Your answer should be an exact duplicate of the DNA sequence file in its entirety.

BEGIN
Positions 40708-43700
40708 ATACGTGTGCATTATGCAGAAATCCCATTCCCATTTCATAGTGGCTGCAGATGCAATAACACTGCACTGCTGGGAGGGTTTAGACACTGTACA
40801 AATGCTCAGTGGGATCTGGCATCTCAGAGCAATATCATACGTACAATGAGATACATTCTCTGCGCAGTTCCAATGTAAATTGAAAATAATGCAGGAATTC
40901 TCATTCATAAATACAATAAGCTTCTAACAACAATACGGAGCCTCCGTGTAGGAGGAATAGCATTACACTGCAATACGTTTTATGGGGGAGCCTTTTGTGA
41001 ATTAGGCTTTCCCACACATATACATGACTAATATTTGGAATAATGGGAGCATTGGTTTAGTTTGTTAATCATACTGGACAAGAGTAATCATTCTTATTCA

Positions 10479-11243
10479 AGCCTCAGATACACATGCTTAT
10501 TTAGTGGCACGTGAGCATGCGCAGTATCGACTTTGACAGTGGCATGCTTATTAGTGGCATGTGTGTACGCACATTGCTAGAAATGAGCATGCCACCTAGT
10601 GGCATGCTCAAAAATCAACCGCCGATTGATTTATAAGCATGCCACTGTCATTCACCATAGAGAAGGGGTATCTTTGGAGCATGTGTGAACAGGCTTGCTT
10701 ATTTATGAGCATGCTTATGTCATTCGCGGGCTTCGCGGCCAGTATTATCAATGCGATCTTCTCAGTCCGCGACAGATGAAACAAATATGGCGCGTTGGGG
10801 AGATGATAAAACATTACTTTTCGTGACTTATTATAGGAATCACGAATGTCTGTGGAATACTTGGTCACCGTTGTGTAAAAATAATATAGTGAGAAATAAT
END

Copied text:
Positions 40708-43700
40708 ATACGTGTGCATTATGCAGAAATCCCATTCCCATTTCATAGTGGCTGCAGATGCAATAACACTGCACTGCTGGGAGGGTTTAGACACTGTACA
40801 AATGCTCAGTGGGATCTGGCATCTCAGAGCAATATCATACGTACAATGAGATACATTCTCTGCGCAGTTCCAATGTAAATTGAAAATAATGCAGGAATTC
40901 TCATTCATAAATACAATAAGCTTCTAACAACAATACGGAGCCTCCGTGTAGGAGGAATAGCATTACACTGCAATACGTTTTATGGGGGAGCCTTTTGTGA
41001 ATTAGGCTTTCCCACACATATACATGACTAATATTTGGAATAATGGGAGCATTGGTTTAGTTTGTTAATCATACTGGACAAGAGTAATCATTCTTATTCA

Positions 10479-11243
10479 AGCCTCAGATACACATGCTTAT
10501 TTAGTGGCACGTGAGCATGCGCAGTATCGACTTTGACAGTGGCATGCTTATTAGTGGCATGTGTGTACGCACATTGCTAGAAATGAGCATGCCACCTAGT
10601 GGCATGCTCAAAAATCAACCGCCGATTGATTTATAAGCATGCCACTGTCATTCACCATAGAGAAGGGGTATCTTTGGAGCATGTGTGAACAGGCTTGCTT
10701 ATTTATGAGCATGCTTATGTCATTCGCGGGCTTCGCGGCCAGTATTATCAATGCGATCTTCTCAGTCCGCGACAGATGAAACAAATATGGCGCGTTGGGG
10801 AGATGATAAAACATTACTTTTCGTGACTTATTATAGGAATCACGAATGTCTGTGGAATACTTGGTCACCGTTGTGTAAAAATAATATAGTGAGAAATAAT